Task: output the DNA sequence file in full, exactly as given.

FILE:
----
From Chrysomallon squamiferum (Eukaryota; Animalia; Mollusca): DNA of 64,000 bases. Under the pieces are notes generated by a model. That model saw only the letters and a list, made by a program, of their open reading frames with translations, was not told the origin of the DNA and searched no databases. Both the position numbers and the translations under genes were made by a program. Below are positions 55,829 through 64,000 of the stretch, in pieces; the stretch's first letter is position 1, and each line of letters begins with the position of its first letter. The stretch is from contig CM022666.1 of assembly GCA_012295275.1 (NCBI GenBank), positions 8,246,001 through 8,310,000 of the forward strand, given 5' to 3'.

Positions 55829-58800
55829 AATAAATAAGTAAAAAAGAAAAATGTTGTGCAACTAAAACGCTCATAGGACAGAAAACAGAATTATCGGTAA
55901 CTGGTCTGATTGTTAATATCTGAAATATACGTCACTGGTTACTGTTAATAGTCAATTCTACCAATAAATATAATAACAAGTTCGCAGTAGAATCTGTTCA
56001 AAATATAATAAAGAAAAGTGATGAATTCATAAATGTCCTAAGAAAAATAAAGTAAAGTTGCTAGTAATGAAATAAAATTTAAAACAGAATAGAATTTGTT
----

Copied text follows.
From Chrysomallon squamiferum (Eukaryota; Animalia; Mollusca): DNA of 64,000 bases. Under the pieces are notes generated by a model. That model saw only the letters and a list, made by a program, of their open reading frames with translations, was not told the origin of the DNA and searched no databases. Both the position numbers and the translations under genes were made by a program. Below are positions 55,829 through 64,000 of the stretch, in pieces; the stretch's first letter is position 1, and each line of letters begins with the position of its first letter. The stretch is from contig CM022666.1 of assembly GCA_012295275.1 (NCBI GenBank), positions 8,246,001 through 8,310,000 of the forward strand, given 5' to 3'.

Positions 55829-58800
55829 AATAAATAAGTAAAAAAGAAAAATGTTGTGCAACTAAAACGCTCATAGGACAGAAAACAGAATTATCGGTAA
55901 CTGGTCTGATTGTTAATATCTGAAATATACGTCACTGGTTACTGTTAATAGTCAATTCTACCAATAAATATAATAACAAGTTCGCAGTAGAATCTGTTCA
56001 AAATATAATAAAGAAAAGTGATGAATTCATAAATGTCCTAAGAAAAATAAAGTAAAGTTGCTAGTAATGAAATAAAATTTAAAACAGAATAGAATTTGTT